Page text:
The novel may be fiction, but Girl in Translation is the real story of many immigrants. The story of how families hurt each other, even when there is love there. The story of bone crushing poverty and the ability of the rich and even just the slightly less poor to turn a blind eye – it couldn’t be that bad.
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The first three sentences of the prologue in Jean Kwok's novel Girl in Translation intrigued and hooked me. “I was born with a talent. Not for dance, or comedy, or anything so delightful. I’ve always had a knack for school.” Instantly, I related to the protagonist, Kimberly, as I also have had a knack for school. Read more >
Remember back in high school, when you thought you had it hard because you were wearing the wrong brand of jeans? Imagine not only having the wrong brand of jeans, but no jeans at all -- and a mother who is so poor and so alone in the world, she has to make your underwear for you from scraps of fabric stolen from the sweatshop where she works. And so we meet Kimberly Chang in Jean Kwok's Girl in Translation. Location
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Girl in Translation is a strong debut novel by Jean Kwok. While the book is not strictly autobiographical, it does mimic in many ways Kwok's own experience as a young girl trying to survive the harsh reality of immigration for Chinese in New York City. Read more >
I’ll be honest -- I wasn’t eager to read another story about a first-generation immigrant assimilating into American culture, which is the subject of Jean Kwok's Girl in Translation. It’s a story that has been told before (The Joy Luck Club, The Namesake, etc.) and a story that I have read before. Enjoyable and teachable, yes, but overdone? Maybe. Read more >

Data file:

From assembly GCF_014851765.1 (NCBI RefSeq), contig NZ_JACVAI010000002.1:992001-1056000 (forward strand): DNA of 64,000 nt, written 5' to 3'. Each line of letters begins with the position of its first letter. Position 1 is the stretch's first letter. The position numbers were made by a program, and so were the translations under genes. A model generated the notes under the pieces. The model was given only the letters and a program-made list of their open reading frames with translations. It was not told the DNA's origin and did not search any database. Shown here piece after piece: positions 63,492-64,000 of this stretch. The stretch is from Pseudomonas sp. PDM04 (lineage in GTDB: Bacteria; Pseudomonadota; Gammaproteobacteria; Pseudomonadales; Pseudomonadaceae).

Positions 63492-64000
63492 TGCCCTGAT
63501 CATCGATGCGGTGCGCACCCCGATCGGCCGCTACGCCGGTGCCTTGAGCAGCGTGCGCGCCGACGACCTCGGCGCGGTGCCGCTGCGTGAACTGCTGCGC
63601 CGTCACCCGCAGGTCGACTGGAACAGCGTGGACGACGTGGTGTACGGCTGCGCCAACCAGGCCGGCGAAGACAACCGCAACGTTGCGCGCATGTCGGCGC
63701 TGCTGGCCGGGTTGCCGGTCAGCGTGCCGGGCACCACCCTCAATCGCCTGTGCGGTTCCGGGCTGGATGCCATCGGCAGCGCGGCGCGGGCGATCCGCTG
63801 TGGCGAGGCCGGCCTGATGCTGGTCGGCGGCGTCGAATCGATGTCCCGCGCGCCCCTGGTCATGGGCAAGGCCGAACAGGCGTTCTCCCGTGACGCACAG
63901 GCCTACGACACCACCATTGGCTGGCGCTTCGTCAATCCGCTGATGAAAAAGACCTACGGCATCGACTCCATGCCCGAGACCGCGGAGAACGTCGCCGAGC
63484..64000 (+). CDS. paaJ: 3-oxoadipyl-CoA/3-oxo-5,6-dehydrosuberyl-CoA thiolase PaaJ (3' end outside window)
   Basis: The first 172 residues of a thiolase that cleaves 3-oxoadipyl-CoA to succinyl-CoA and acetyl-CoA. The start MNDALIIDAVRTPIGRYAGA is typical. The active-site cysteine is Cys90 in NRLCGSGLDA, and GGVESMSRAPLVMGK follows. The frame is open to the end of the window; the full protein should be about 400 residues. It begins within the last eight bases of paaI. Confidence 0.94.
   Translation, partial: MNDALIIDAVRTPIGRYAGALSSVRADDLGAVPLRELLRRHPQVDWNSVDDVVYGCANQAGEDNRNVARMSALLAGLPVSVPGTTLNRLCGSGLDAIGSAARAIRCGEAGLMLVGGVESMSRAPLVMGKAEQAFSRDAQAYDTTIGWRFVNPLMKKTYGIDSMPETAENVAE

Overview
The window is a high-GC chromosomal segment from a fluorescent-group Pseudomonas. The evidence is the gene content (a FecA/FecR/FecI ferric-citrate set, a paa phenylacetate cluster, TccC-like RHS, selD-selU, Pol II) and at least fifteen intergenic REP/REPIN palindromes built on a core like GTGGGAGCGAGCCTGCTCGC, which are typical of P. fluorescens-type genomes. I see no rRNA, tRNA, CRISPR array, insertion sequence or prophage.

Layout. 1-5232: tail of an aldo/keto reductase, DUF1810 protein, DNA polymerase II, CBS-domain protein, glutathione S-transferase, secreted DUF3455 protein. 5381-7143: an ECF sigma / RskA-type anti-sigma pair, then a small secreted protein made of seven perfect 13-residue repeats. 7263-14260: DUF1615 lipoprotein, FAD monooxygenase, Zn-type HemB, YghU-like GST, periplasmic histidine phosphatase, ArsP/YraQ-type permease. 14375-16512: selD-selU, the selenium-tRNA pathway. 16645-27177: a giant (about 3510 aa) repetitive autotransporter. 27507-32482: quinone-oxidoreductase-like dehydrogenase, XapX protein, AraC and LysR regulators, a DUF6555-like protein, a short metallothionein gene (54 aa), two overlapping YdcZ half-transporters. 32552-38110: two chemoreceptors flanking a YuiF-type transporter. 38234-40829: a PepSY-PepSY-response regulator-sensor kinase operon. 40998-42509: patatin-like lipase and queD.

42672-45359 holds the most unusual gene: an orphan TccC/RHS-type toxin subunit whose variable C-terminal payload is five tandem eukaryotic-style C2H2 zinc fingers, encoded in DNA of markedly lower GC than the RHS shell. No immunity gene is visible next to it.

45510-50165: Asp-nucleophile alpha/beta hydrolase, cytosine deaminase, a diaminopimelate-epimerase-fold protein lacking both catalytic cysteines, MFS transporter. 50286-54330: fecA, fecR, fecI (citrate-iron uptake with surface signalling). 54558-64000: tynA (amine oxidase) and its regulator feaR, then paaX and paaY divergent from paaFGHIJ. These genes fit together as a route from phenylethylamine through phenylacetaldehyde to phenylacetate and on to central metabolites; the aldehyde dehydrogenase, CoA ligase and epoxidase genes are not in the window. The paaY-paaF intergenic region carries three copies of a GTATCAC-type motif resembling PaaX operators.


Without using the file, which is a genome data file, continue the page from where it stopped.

At heart, Girl in Translation by Jean Kwok almost seems to be a modern-day fairy tale. Set around the turn of the millenium, this story about a young girl newly emigrated to New York from Hong Kong has all of the classic ingredients: brilliant, hardworking heroine, crushing poverty and unthinkable living conditions, a few kind souls who offer salvation just when hope is at its most dim. And yet this is no fairy tale. Read more >
It took me about two days to read Girl in Translation, and I was sad to say goodbye. I couldn't get enough of the irrepressible Kimberly Chang and her mother. I felt their every humiliation and frustration acutely. I was right there with Kimberly, bemoaning her setbacks and celebrating her victories. Read more >
Some of the language in Jean Kwok's debut novel Girl in Translation may sound similar to some phrases from a certain other book by another Chinese American author, but the world portrayed in this book could not be farther from the piano and violin lessons that have become synonymous with Asian American childhood.
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There are certain indecencies I can’t imagine. Chief among them would be living in a roach and rat infested apartment, which has no heat, while earning a mere $2/hour for sweatshop labor. However, as a mother, I can easily understand doing whatever is necessary to give your child a better life. Read more >